Simon Willison : Wiki Spam Update - Sam Ruby suggests blocking changes that add 10 or more new links....

Excerpt from HotLinks - Level 1 at

Wiki Spam

[link] Shit, wiki wordt natuurlijk geplaagd door spam, en ik heb net die link daar naar geplaats. :-( zucht In the past 72 hours, over two hundred updates to the Atom wiki have been turned away...

Excerpt from Red.Cube at

Wiki Spam

[link] Shit, wiki wordt natuurlijk geplaagd door spam, en ik heb net die link daar naar geplaats. :-( zucht In the past 72 hours, over two hundred updates to the Atom wiki have been turned away...

Excerpt from Red.Cube at

nofollow will never stop spam because spammers don't care.  They don't know which sites implement it and which don't and they don't bother checking to find out.  Using nofollow in a wiki is really worthless and actually does more harm than good, so you'd be better off implementing some better server side filtering (perhaps a Bayesian filter combined with a few other techniques) so the spam doesn't even get published.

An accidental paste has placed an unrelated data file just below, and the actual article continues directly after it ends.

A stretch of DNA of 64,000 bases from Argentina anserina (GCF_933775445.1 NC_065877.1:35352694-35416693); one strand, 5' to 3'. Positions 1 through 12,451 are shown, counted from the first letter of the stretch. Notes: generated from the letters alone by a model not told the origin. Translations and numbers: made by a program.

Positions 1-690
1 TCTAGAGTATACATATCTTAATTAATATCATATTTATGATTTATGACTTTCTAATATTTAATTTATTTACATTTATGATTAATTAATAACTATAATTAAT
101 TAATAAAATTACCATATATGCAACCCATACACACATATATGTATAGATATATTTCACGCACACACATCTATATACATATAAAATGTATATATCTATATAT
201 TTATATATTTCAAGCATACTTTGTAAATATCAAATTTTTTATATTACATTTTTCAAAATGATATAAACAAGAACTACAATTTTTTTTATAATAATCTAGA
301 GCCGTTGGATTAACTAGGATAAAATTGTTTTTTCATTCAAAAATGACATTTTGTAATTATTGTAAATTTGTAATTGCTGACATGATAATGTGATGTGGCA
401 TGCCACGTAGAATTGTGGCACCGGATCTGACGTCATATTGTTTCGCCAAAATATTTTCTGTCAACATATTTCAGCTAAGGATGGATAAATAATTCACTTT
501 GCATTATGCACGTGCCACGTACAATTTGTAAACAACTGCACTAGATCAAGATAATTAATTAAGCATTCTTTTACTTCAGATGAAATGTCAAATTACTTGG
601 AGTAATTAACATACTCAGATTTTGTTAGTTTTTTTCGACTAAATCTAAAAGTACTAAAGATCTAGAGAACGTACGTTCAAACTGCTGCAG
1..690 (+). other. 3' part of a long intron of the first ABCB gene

Posted by Lachlan Hunt at

Sam Ruby: Wiki Spam Update

[link]...

Excerpt from del.icio.us/leinster at

We run a wiki and haven't really had too much problem with wiki spammers, apart from one persistent guy from China who occasionally comes in and added dozens of links to about 10 pages every few weeks. Blocking IP wasn't enough since they had access to quite a large block. We now block edits that contain chinese characters in the anchor text, or add more than 20 links to the previous revision. Since almost all the spam appears to be done manually rather than by a robot, we added a sleep(20) to the code before printing out the error message denying the edit - that should be frustrating enough for a persistent spammer, while hopefully not too annoying to a legitimate submitter getting it once.

Posted by John McPherson at